Published on December 20th, 2013 | by Nicholas Brown0
SolarCity To Provide Solar Lighting To Schools Without Electricity
December 20th, 2013 by Nicholas Brown
SolarCity, a leading US solar PV company, has now agreed to provide a school in need with solar-powered lighting for every one megawatt of solar PV systems it installs in 2014. This international effort is titled the “Give Power Foundation™.”
This facilitates evening classes as well as community gatherings at those schools. The solar-powered lighting systems work as follows: solar panels charge a battery pack, which then powers lamps at night. According to SolarCity, globally, 291 million children attend primary schools (aka elementary schools) that lack electricity.
“The United Nations has set the ambitious goal of ensuring that everyone in the world has access to electricity by 2030, while fighting climate change, and we are deeply committed to making this happen through the Give Power Foundation,” said Hayes Barnard, SolarCity’s Chief Revenue Officer and President of Give Power Foundation. “Now every SolarCity customer will play a part in giving light to a community in need.”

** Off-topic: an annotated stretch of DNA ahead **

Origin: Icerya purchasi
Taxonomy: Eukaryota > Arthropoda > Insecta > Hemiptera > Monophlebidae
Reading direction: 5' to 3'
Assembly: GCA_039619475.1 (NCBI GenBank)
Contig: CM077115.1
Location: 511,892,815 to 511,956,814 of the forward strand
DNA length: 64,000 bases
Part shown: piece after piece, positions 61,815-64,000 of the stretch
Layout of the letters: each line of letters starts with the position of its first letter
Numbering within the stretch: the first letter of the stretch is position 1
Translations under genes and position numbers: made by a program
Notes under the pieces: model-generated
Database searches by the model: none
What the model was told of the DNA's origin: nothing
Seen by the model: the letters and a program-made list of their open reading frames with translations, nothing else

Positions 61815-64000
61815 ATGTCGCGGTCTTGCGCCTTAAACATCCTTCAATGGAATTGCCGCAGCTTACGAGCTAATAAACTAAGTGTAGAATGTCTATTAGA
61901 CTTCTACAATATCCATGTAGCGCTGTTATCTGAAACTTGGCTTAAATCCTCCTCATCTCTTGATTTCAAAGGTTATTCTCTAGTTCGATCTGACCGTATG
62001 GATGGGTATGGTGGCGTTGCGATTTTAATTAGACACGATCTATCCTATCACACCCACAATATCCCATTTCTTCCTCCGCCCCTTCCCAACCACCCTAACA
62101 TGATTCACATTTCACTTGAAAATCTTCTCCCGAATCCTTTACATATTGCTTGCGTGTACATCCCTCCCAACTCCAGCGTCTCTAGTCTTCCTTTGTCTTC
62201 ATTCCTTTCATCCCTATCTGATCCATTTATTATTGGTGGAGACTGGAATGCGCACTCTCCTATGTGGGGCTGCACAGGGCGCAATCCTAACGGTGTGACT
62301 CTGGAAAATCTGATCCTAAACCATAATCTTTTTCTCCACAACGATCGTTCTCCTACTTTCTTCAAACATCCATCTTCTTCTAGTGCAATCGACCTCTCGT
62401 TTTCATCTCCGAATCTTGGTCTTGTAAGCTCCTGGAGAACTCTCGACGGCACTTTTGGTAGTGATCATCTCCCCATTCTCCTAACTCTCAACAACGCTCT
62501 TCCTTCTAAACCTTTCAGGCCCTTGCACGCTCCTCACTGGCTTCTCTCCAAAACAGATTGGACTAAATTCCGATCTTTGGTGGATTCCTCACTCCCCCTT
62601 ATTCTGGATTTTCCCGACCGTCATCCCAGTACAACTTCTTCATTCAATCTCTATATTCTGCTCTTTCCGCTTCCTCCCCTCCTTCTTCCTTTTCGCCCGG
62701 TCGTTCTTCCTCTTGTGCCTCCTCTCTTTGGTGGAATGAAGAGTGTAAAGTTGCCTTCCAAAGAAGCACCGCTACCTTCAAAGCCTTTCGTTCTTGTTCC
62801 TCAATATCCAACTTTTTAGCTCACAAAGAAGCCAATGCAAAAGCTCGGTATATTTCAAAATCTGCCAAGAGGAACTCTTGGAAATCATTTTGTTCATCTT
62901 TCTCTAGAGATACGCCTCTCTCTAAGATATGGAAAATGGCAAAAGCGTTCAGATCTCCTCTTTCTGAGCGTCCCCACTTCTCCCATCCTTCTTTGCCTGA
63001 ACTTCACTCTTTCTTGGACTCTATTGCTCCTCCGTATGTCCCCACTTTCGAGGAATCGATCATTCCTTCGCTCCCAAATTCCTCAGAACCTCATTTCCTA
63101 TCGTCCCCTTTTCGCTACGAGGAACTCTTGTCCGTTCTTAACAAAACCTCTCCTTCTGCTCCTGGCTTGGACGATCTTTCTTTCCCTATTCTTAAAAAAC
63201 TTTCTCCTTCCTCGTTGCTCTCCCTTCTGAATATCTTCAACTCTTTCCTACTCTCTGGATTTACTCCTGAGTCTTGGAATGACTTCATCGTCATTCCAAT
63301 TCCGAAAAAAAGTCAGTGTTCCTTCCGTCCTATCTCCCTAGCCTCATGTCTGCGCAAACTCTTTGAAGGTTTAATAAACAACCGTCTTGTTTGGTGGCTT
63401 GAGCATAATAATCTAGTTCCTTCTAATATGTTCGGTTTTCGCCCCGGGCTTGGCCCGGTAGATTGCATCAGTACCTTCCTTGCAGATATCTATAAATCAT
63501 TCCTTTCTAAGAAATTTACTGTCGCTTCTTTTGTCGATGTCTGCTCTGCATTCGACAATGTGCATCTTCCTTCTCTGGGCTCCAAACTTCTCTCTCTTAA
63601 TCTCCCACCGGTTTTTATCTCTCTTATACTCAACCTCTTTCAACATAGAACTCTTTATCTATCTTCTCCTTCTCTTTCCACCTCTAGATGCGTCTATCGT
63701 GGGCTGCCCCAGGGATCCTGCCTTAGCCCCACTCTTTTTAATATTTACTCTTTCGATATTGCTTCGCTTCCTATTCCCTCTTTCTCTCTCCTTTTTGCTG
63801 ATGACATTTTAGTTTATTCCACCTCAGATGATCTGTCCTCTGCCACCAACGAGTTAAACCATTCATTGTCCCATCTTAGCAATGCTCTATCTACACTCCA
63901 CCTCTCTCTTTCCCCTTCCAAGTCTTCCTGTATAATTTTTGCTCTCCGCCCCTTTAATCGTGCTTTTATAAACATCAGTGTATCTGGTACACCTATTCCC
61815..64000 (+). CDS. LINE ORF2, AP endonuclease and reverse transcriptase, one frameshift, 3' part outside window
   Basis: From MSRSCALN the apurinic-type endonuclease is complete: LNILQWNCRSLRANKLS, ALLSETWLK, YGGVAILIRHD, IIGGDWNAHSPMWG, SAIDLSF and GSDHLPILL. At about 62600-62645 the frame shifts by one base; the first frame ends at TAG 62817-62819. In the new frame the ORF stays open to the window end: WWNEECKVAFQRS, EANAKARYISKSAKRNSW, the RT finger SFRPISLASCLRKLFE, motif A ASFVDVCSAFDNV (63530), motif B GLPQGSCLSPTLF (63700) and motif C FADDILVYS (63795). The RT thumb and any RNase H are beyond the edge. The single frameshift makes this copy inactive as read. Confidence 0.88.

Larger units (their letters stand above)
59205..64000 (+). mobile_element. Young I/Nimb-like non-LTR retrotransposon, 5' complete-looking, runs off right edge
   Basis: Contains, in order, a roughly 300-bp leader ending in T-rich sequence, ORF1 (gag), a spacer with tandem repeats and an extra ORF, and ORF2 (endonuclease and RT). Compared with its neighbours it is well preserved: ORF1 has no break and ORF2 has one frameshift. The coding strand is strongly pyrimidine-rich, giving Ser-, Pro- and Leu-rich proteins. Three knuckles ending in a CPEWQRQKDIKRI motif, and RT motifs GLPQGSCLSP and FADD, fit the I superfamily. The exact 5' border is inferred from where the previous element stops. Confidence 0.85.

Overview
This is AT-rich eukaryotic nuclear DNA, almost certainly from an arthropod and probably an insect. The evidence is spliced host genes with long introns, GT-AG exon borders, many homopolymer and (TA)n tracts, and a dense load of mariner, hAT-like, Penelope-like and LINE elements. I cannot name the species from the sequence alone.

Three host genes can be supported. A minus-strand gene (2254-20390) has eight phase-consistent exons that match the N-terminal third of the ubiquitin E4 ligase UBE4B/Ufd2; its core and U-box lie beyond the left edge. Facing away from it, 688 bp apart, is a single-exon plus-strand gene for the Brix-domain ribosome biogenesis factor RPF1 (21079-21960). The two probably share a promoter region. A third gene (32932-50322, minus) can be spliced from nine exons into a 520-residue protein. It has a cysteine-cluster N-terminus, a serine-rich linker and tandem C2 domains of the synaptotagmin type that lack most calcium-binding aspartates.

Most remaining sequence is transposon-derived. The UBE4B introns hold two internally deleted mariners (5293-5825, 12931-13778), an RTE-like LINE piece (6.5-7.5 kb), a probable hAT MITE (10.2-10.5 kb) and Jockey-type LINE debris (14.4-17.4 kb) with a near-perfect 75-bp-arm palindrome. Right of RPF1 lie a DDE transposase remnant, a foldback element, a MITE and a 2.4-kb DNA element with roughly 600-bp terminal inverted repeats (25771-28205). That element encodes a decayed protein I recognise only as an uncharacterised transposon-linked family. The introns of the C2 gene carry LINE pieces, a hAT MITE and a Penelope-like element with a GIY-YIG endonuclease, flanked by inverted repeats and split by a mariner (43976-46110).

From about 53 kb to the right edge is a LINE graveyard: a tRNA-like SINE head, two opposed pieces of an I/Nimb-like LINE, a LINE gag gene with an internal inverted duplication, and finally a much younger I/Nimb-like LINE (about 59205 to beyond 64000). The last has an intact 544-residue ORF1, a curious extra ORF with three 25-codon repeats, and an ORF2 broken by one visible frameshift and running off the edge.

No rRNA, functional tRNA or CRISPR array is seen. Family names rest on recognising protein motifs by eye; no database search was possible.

“The Foundation is partnering with buildOn, an international nonprofit organization that builds schools in developing countries and runs afterschool service programs in United States high schools, to help deliver power to communities in need. The Foundation will continue exploring and developing new partnerships with international organizations and social enterprises to help serve additional communities without electricity,” SolarCity notes.
Give Power Foundation is a California-registered non-profit. It anticipates that it will be granted tax-exempt status as a 501c3 organization in 2014.
Image Credit: SolarCity.
Follow me on Twitter @Kompulsa.
Complete our 2017 CleanTechnica Reader Survey — have your opinions, preferences, and deepest wishes heard.
Check out our 93-page EV report, based on over 2,000 surveys collected from EV drivers in 49 of 50 US states, 26 European countries, and 9 Canadian provinces.